During the Korean War, Italian nurse Virna Lisi falls in love with two American fliers, Tony Curtis and George C. Scott. Lisi marries Curtis after he convinces her that Scott has been ... See full summary »
In 1944, Capt. Josiah J. Newman is the doctor in charge of Ward 7, the neuropsychiatric ward, at an Army Air Corps hospital in Arizona. The hospital is under-resourced and Newman scrounges ... See full summary »
A district attorney investigates the racially charged case of three teenagers accused of the murder of a blind Puerto Rican boy. He begins to discover that the facts in the case aren't ... See full summary »
In order to get back into the good graces with his wife with whom he has had a misunderstanding, a young chemistry professor concocts a wild story that he is an undercover FBI agent. To ... See full summary »
Messenger asks a friend to check into a list of names before leaving on a trip. When his plane is blown out of the sky, the matter becomes more serious. As his friend checks into the list, each seems to have died in mysterious circumstances. As he goes down the list, the deaths become more recent and a race to find the remaining survivors and what put each of them on this list ensues. Written by
John Vogel <firstname.lastname@example.org>
Actor Jan Merlin reportedly played several of the alleged star cameos in the movie (including Kirk Douglas and Robert Mitchum); according to Merlin, the big-name actors never appeared in the film proper and only shot close-ups for an epilogue peeling off their heavy make-up. Merlin used his experiences as the basis of a thinly-veiled novel about the filming of the movie titled 'Shooting Montezuma'. See more »
The closer shots during the fox-hunting scenes were shot in a studio using rear projection. In these shots, wires can be seen holding the actors and allowing them to move up and down as though riding real horses. See more »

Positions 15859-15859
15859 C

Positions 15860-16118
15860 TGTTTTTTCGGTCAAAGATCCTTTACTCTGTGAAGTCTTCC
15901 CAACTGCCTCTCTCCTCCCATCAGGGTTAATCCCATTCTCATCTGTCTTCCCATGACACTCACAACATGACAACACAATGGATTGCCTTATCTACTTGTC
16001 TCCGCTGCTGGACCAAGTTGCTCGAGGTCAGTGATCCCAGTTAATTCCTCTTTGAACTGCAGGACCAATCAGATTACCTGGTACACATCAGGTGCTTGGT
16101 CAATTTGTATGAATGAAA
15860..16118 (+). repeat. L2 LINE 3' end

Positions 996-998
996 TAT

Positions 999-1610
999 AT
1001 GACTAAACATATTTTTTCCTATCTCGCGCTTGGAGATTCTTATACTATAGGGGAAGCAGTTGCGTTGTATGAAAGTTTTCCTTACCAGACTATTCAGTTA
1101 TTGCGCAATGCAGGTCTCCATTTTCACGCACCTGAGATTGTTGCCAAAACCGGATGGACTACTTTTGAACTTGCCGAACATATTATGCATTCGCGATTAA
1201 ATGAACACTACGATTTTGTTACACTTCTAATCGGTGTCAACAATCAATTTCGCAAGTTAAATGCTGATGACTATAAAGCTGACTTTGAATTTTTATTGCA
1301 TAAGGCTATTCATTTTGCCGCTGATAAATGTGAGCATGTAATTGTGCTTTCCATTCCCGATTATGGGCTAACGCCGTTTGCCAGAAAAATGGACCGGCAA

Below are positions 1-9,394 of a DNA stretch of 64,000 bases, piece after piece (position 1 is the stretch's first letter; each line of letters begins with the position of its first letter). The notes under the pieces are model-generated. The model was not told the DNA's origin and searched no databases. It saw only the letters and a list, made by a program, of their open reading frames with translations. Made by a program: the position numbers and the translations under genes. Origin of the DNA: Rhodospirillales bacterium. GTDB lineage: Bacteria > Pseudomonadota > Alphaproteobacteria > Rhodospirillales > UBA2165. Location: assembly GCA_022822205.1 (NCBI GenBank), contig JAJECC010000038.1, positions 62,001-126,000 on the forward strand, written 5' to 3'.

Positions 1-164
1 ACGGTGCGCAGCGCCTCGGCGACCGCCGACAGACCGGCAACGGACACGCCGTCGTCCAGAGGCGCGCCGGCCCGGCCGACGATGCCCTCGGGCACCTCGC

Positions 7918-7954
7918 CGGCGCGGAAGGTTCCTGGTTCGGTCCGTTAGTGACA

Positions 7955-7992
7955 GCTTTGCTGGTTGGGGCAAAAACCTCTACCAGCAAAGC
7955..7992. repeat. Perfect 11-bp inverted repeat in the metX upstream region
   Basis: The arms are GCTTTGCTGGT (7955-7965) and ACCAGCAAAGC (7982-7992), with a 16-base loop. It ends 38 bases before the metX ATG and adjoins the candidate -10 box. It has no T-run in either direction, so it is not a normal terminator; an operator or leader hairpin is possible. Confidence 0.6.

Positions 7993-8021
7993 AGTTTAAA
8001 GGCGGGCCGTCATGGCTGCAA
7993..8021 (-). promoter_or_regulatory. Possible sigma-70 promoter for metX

I protest this cruel and inhumane activity. Sir
. don't you know the animals are your friends? Are you the master?
Marquis of Gleneyre:
I am, Madame.
Then call off this wretched business. What has the fox ever done to you? Why do you persecute him?
Marquis of Gleneyre:
Madame, the fox and I know more of life than you do. It is man's nature to hunt; it is the fox's to be hunted.
Marquis of Gleneyre:
Good morning, Madame.
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At the end of the last scene, the words "The End" (and production company and distributor credits) are superimposed. But then Kirk Douglas says in voiceover "Hold it! Stop!" The text now disappears again and the music score also stops. He continues: "That's the end of the picture, but it's not the end of the mystery." Scenes featuring four of the film's minor roles are now quickly reprised, with a suitable musical score, and the four actors each remove face masks and other makeup to reveal that the respective parts were played by Tony Curtis, Burt Lancaster, Robert Mitchum, and Frank Sinatra. Finally, Douglas similarly reprises five disguises that his character wore during the course of the story, and after the last one, reveals his face (which we had already seen when his character was undisguised). He says to the camera, "Ladies and gentlemen -- The End", and continues picking off bits of face mask glue while the musical theme concludes. See more »
Shortly after Huston's engaging oddity was released in the U.K in 1963 a Sunday Newspaper article 'exposed' the stars-in-disguise as a hoax. I'd just seen the film the previous week and though I'd half-suspected something of the sort I still felt cheated - mainly through the smug 'last bows' of the 'guests' who hadn't even come to the party. Mitchum was obviously an honourable exception, you couldn't mistake him and he had given us an excellent dialect-cameo. Douglas' villain gradually assumed command of the piece and could be excused, I suppose, for sub-letting a disguise or two. His creepy Mr.Phythian was certainly all his own. Mr.Lancaster, on the other hand, was nowhere to be found on the hunting-field. His role was played by Marie Conmee (the surname is peculiarly appropriate under the circumstances) an Irish actress reportedly sworn to secrecy. Sinatra's gypsy was filled-in, it transpires, by Hollywood look-alike Dave Willock. It was an additional marketing-ploy, of course, to bring in the punters and we fell for it. I enjoy the film certainly as an old-fashioned Holmes vs Moriarty intriguer which could have stood alone without the gimmicks.
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